A complementary bill, HB 7021, also filed by Rep. Busatta Cabrera (R-Coral Gables), and its Senate companion, SB 2514, filed by Senate Appropriations, guarantees funding for the projects mentioned in HB 7019/SB 1954 by establishing the Resilient Florida Trust Fund within DEP (to be terminated on or before July1, 2025). The trust would also cover the cost to implement the plan, the operation of the grant program, the grants, and the administrative and operational costs of the Florida Flood Hub for Applied Research and Innovation.

So, where are the funds coming from?

While climate change appears to be a bipartisan issue in the legislature this year, the vehicle to fund these programs is not. HB 5401 and SB 2512 will sweep a portion of the money that would go into affordable housing into a wastewater grant program and the resiliency program to address the problems caused by flooding and sea-level rise across the state.

Earlier in April, legislators had agreed to provide $141 million (in 2021) in documentary stamp revenues for affordable housing, based on a new formula with the remaining two-thirds being split equally between the Resilient Florida Trust Fund and the Water Protection and Sustainability Trust Fund.  But after complaints from affordable housing groups, House and Senate leadership increased the apportionment to the Affordable Housing Trust Fund to $200 million annually with $111 million going annually each for flooding and septic-to-sewer programs.


Currently, funds from the affordable housing trust fund go to the State Housing Initiatives Partnership and the State Apartment Incentive Loan program, which provide grants to local governments for down payment assistance to qualified new homebuyers, housing repair assistance, and provides developers with an incentive to build low-cost housing. Most legislators were supportive of the state moving forward with much needed resiliency initiatives; several others were not pleased that affordable housing funds would be permanently reduced to pay for the new programs.

In addition, $500 million in federal COVID-19 relief funds have also been set aside towards the Resilient Florida Trust Fund.

 
Miami.
Anhinga. Photo: Richard Schmidt/Audubon Photography Awards.
Troubling Bills That Did Not Make It Through
Big Cypress Basin Management Changes – Died on Second Reading

Sen. Rodrigues (R-Estero) introduced the Big Cypress Basin Bill, SB 406, while the House companion, HB 209, was filed by Rep. Botana (R-Bonita Springs). The bill revised the membership of the Big Cypress Basin governing board; required the South Florida Water Management District to revise the boundaries of the Big Cypress Basin; and required the South Florida Water Management District to redirect distribution of basin ad valorem taxes collected within the Big Cypress Basin to be used for flood control, water quality, and enhancing natural systems projects and maintenance within the counties in which they were collected.


The bill would have reduced ad valorem collections available to the District for restoration projects and narrows the statutory authorized usage of ad valorem funds. South Florida Water Management District governing board members as well as Collier County Commissioners expressed concern that the change could have caused challenges with Everglades funding because south Lee County district tax dollars now go to the district at-large, not the Big Cypress Basin. 

Seagrass Mitigation Banks – Did Not Leave Committee

HB 1335 by Rep. Sirios (R-Merritt Island) and its companion SB 1668 by Sen. A. M. Rodriguez (R-Doral), Seagrass Mitigation Banks, would have authorized the Board of Trustees of the Internal Improvement Trust Fund to establish seagrass mitigation banks on sovereign submerged lands. The last time this bad idea made it through the Legislature in 2008, Governor Crist vetoed it.

Specifically, Governor Crist raised three concerns in his veto letter: (1) It is not in the public’s interest to authorize the conveyance of sovereign submerged lands for the purpose of creating credits to be sold to facilitate the destruction of seagrass elsewhere; (2) Artificially created seagrass beds, the long-term success of which has not been conclusively established, will result in a net destruction of seagrass beds on sovereign submerged lands; (3) The necessary exclusion of the public from sovereign submerged lands used as mitigation banks will contravene the public’s common law navigation rights and the “sovereign submerged lands doctrine” embedded in the Florida Constitution.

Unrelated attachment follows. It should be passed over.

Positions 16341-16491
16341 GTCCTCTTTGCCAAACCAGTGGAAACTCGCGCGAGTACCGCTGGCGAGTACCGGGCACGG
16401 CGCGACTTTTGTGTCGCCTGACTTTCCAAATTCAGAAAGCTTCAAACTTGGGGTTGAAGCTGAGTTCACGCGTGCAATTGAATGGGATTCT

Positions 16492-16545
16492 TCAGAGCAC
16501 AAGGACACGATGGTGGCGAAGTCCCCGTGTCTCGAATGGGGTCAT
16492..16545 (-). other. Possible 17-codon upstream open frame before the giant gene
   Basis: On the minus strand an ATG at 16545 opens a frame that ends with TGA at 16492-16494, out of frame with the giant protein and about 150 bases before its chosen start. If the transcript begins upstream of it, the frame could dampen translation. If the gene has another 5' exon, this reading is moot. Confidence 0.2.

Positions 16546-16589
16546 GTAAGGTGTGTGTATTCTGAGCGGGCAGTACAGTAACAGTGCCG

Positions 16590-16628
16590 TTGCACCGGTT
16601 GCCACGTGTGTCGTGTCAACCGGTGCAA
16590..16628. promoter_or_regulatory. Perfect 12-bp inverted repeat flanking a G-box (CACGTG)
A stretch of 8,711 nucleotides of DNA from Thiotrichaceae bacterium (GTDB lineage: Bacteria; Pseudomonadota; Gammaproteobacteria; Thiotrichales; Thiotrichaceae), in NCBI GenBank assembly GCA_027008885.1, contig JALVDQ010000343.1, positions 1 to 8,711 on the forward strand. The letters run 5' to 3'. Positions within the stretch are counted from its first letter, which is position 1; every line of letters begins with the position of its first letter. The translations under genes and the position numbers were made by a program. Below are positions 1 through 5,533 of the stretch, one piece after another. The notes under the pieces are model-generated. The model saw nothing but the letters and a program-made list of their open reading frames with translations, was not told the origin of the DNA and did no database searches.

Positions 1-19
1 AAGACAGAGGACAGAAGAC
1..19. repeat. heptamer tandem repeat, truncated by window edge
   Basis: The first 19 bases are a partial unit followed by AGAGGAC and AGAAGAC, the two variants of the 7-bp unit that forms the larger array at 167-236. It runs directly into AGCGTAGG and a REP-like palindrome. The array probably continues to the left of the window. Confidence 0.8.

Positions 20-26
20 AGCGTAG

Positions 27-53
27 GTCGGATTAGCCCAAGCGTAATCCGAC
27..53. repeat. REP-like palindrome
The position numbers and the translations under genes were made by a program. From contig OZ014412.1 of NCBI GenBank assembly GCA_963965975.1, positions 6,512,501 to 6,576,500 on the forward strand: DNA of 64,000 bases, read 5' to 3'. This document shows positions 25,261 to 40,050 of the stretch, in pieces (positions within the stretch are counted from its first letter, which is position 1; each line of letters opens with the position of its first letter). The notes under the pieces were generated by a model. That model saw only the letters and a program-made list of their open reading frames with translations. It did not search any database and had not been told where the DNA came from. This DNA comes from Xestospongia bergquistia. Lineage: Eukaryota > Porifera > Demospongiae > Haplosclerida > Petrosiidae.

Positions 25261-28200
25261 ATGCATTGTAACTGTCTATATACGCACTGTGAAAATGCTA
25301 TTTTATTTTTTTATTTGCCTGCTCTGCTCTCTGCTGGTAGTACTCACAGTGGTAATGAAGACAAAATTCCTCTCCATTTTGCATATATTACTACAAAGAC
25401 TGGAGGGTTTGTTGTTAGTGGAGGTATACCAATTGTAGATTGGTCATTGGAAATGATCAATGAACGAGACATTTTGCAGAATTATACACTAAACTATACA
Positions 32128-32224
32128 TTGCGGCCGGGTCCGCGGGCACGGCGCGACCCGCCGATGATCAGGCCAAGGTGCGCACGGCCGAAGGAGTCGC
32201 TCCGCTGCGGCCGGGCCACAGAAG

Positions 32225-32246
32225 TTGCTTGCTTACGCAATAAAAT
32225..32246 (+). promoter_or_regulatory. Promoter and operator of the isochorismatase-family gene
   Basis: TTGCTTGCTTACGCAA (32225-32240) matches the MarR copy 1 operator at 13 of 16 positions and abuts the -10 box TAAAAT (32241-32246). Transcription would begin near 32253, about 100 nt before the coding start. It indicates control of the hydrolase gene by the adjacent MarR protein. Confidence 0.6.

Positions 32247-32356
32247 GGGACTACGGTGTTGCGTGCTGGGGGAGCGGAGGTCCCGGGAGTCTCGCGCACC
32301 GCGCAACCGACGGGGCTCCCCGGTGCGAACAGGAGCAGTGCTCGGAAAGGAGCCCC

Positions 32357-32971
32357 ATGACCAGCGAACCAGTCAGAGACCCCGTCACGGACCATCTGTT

Audubon was glad committee Chair Jen Bradley did not schedule the bill for a hearing, blocking its path to the Senate floor. Seagrass beds are environmentally valuable and so hard to restore or recreate that they should not be destroyed in the first place.
Anhinga. Photo: Richard Schmidt/Audubon Photography Awards.
Black-bellied Whistling Duck. Photo: Kyle Fritz/Audubon Photography Awards.
Audubon Remains Concerned with New Farming Litigation and Growth Management Bill
Farm Protection from Nuisance Suits

Governor DeSantis signed SB 88 by Sen. Brodeur (R- Lake Mary), legislation that expands farmers’ protection from nuisance suits. The bill, a top priority of Senate President Wilton Simpson, protects farmers and farming operations from people who move into rural communities and then file complaints.

The sweeping legislation restricts certain types of civil lawsuits based on farming activities, requires plaintiffs to prove noncompliance with state or federal requirements, and limits who may file nuisance lawsuits against farmers. In addition, plaintiffs must provide clear and convincing evidence the farming activity does not comply with state and federal environmental laws, regulations, or best management practices. This may make it harder for Floridians to address agricultural pollution of wetlands and waterways.

Growth Management Bill Includes Duplicative Property Rights

HB 59, by Representative McClain (R-Belleview), requires local governments to include a duplicative property rights element in their comprehensive plans to ensure that private property rights are considered in local decision-making. Florida already enjoys strong private property rights protections through the Florida Constitution and the Bert Harris Act. The bill has additional provisions related to development agreements, municipal annexation, and local government development orders. It is not likely that these provisions will make private property rights more secure, but they will make it harder for local governments to do their work of managing smart growth.
Black-bellied Whistling Duck. Photo: Kyle Fritz/Audubon Photography Awards.